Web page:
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Thursday 8 December 2016

Glory days as Dublin's heroes of 1995 reunited for first time

Sport

Vinny Murphy, Paul Clarke, Charlie Redmond, Mick Deegan and Paul Bealin.
Vinny Murphy, Paul Clarke, Charlie Redmond, Mick Deegan and Paul Bealin.

Dublin's famous All-Ireland football final win of 1995 was relived last night when the legendary team was reunited for the first time in 20 years.

The knife-edge victory over Tyrone was recalled with gusto at a dinner at Castleknock Golf Club as the team members spoke of a remarkable bond that kept the team's dream of victory alive in the final's dying seconds.

Jim Gavin, manager of the 2015 All-Ireland winning Dublin team, took his place among his old team-mates and said lessons learned in that era still bear fruit for the current Dublin team.

"Lessons get learned over a lot of tough games. That team had been beaten in All-Irelands in 1992 and 1994. But the great collective team spirit and mental strength of the team that day brought us over the line," said Gavin, who scored a point in the final.

Charlie Redmond bagged the only goal scored in the final but found himself at the centre of controversy for a long time afterwards when he was ordered off by the referee but continued to play for a short time before finally leaving the pitch.

"I still get a few slags and jeers about it," he said. "It was a miscommunication. The following year they introduced the red card or the Red-mond card.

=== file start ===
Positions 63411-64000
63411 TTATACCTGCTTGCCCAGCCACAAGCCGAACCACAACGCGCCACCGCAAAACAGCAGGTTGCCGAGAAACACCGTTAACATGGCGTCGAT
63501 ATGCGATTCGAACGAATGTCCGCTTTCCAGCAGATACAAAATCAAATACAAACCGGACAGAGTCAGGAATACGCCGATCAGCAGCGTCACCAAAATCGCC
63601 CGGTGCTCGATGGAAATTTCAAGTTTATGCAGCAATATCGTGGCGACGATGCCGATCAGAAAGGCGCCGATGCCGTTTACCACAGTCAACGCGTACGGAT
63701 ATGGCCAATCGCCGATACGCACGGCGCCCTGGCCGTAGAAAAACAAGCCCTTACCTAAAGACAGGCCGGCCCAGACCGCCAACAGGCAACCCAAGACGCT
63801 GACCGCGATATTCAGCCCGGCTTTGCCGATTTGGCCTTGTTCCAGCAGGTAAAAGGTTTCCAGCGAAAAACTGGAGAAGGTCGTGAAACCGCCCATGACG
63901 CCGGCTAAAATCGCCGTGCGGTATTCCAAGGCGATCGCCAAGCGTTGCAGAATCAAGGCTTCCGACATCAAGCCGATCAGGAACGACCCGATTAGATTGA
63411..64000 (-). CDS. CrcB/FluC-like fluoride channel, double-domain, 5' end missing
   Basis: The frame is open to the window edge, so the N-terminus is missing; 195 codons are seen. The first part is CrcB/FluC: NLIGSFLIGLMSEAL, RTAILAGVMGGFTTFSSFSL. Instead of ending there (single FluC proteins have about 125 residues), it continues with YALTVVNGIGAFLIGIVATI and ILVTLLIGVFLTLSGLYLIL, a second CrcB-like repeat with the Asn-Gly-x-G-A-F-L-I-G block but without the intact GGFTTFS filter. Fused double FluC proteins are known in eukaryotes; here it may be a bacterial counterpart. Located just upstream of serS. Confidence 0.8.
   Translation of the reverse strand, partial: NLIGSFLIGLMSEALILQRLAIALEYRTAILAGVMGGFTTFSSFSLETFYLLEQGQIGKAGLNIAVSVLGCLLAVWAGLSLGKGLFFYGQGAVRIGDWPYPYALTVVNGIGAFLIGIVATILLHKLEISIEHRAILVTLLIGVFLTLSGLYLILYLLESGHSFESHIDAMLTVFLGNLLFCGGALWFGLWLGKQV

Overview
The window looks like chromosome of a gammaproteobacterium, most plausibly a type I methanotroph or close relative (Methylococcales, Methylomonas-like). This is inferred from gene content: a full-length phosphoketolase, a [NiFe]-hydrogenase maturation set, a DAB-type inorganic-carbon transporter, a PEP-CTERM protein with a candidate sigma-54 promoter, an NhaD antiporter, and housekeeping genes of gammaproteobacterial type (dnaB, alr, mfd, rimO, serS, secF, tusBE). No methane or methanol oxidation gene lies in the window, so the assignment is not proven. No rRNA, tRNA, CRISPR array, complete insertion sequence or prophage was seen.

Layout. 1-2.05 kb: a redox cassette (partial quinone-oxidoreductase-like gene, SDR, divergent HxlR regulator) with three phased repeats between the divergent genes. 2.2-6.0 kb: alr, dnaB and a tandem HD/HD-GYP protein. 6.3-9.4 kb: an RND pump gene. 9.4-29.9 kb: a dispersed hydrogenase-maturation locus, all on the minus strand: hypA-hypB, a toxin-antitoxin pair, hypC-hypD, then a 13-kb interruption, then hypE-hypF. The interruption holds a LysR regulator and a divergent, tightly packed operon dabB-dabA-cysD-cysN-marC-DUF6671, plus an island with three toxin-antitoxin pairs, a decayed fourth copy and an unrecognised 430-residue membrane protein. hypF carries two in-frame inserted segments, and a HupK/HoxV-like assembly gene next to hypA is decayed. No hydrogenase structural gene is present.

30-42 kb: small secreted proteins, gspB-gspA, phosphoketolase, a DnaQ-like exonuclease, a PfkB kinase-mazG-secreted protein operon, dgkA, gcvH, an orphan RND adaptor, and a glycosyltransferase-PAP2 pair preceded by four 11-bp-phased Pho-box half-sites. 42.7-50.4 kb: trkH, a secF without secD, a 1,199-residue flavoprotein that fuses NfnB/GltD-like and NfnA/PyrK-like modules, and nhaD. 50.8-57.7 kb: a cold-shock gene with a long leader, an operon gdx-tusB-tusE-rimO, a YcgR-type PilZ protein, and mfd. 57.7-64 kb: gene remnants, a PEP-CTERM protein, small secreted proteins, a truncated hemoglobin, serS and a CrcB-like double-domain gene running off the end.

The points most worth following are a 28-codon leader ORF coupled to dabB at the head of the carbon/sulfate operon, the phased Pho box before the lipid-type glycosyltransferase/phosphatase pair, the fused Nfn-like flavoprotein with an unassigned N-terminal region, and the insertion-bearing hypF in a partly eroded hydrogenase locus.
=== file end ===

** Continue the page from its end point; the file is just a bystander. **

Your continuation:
"That match certainly had highs and lows for me. Nobody ever likes being sent off but I went to bed that night with an All-Ireland medal. Over the years I learned there are far more important things in life than sport," he added.

Now a resident of Ashbourne, he said he is immensely proud that two daughters play under-age camogie in the colours of his old arch-rivals Meath.

Happy

He will never forget his team's four matches against Meath in 1991 when Dublin were beaten by a single point in the third replay between the sides.

Paul Clarke remembered being so happy that he scored what proved to be the winning point in the 1995 final.

The team had no reason to feel any guilt about the referee's decision to penalise Tyrone's Peter Canavan in the crucial dying minutes, he said.

"It's brilliant to be reunited for the first time," Paul said.

Footballer Mick Galvin (52) said it was "euphoria" when they won. "It just doesn't get any better than that. It's great to celebrate being together again.

"Although hats off to this year's winning team, which I believe to be the best team ever to play for Dublin."

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